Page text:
The two Forged stories were very awkward to get into: lots of concepts that almost seem to make sense but didn't quite. I assume these are connected to other works of the author, and if I had read those other works, perhaps I would have liked these stories.

The sixth story was too short to have the same impact as many of the others - it just didn't work for me.

Better copyediting/proofreading would be good; I found a half a dozen errors.

Overall, this makes me want to read the other books in the series, and more by Justina Robson (but probably not more from her Forged universe.)
… (mais)
danielskatz | Feb 11, 2024 |
I can honestly say it's hard to categorize Keeping It Real exactly. There is definitely the science fiction element to it--Lila is a cyborg after all, and the end of Earth as we know it was presumably caused by a scientic thing (the Quantum Bomb). Plus there's plenty of technospeak happening for the techie gurus out there. Then there is also the fantasy element--High Elves, Dark Elves, Dragons, Elementals, Demons as well as the mysterious 'Games' that are played because of Wild Magic. There's also romance, mystery, humor and a shade of the horrific as well.

It all wraps up into a not so easily defined bundle of fast-paced action, crazy hijinks and even some thrilling heroics for Lila.

At the very beginning is a recap of how Earth became Otopia in 2015 thanks to the Quantum Bomb. Something happened that caused Earth to become not quite like it used to be, though no one is exactly clear on how exactly Earth changed. Regardless thanks to the Q-bomb all those creatures of stories have become real, living flesh...and the elves really don't like being called Legolas.

The first chapter or two was a highly confusing mixture of information dumping and of Lila's own brand of 'what is going on here?' information gathering. Robson doesn't quite meld the two together, with the info about the new world order awkwardly outshining the emotional troubles Lila is having as well as the exact nature of Lila herself. She's more metal and synthetic material then human flesh--with both her legs and her arms being replaced by machinery as well as a goodly portion of her brain, but I found it hard to picture her.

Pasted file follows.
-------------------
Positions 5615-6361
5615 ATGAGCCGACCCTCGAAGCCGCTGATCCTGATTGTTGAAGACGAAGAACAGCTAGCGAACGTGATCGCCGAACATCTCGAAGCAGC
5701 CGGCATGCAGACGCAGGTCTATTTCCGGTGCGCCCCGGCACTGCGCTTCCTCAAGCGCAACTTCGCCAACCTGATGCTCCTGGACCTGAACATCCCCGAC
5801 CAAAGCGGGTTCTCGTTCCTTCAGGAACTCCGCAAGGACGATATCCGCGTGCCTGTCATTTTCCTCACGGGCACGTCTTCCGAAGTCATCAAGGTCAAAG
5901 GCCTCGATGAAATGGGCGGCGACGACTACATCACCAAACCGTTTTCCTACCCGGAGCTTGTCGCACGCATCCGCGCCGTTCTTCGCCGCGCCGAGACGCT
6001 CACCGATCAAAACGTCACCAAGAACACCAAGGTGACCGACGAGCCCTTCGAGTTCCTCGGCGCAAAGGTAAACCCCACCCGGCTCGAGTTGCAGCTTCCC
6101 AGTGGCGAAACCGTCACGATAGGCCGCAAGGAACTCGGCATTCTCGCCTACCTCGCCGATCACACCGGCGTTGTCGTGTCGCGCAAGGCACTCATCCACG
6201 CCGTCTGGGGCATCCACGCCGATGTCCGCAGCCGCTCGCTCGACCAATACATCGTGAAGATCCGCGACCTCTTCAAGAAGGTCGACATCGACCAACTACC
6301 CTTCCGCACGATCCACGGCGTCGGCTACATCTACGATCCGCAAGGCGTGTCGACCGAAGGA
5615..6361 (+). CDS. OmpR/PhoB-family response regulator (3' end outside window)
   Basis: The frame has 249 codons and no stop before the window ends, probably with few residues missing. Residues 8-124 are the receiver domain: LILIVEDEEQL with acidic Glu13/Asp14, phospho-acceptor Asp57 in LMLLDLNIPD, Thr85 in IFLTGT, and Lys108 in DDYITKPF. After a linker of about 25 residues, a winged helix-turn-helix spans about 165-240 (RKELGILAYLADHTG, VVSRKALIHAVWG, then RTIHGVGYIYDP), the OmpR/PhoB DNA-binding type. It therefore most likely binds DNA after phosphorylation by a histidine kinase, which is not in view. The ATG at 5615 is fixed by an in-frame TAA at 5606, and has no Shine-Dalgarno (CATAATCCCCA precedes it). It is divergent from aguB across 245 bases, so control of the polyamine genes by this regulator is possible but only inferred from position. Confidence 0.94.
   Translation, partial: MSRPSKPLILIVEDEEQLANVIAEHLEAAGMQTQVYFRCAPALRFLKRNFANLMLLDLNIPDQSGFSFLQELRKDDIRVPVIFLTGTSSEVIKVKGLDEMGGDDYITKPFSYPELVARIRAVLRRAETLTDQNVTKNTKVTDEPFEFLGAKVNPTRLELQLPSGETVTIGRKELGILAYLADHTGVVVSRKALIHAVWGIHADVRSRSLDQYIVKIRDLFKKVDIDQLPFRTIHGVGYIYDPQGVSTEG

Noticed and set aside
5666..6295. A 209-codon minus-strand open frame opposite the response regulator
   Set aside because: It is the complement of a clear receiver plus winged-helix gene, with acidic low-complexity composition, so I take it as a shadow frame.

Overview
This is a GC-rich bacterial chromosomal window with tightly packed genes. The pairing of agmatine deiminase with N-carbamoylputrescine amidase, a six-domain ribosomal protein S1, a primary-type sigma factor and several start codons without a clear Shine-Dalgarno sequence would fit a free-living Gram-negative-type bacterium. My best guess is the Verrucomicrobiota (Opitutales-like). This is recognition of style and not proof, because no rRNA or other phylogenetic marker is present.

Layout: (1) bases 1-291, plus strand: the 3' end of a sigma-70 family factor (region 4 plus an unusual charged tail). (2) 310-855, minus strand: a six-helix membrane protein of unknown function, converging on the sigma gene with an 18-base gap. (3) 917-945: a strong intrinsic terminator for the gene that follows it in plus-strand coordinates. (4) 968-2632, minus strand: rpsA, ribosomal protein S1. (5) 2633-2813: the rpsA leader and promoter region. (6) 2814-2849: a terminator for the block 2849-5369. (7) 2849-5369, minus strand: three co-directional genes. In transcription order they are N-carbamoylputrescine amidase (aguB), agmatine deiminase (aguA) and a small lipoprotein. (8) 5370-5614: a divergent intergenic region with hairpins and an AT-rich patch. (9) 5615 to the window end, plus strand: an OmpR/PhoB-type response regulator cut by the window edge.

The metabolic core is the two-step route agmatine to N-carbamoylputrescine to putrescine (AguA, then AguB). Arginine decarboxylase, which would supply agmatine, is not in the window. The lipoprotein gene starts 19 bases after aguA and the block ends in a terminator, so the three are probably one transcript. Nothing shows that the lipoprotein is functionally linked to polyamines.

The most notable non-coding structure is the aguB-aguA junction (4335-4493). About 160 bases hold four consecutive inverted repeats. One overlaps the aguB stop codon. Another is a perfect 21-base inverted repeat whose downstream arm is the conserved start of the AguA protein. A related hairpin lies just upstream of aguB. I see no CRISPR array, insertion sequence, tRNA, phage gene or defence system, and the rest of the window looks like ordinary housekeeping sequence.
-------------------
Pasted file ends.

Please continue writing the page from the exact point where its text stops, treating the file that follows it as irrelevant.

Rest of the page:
Zal, an unheard of aberration of a Rock star Elf, is mysterious in his motives as well. Its clear that he is interested and intrigued with Lila, as she is with him (albeit reluctantly), and possibly initiated the 'Game' the two are currently entrenched in, but he holds many cards close to his chest. Slowly his secrets are revealed, but often they just breed more secrets that have yet to be revealed. His banter with Lila is easy and quick-witted, he enjoys setting her off balance, but also enjoys her intelligence and biting sharpness.

A source of real confusion for me, even after several lengthy explanations is the exact nature of the 'Game'. From what I gather is gambler's dream--the stakes are usually pretty high, the pay out is even higher and the cost of losing is extreme.

The Game that Lila and Zal enter into is tricky and dangerous. It's not clear who began it, but Zal welcomes and relishes it while Lila is terrified of it. Her past experiences with elves are what led her to current state of cyborgness. The elf who caused the trauma also seems intent on hunting down Zal, though this book taught me something important--appearances and perceptions are truly not to be taken for granted.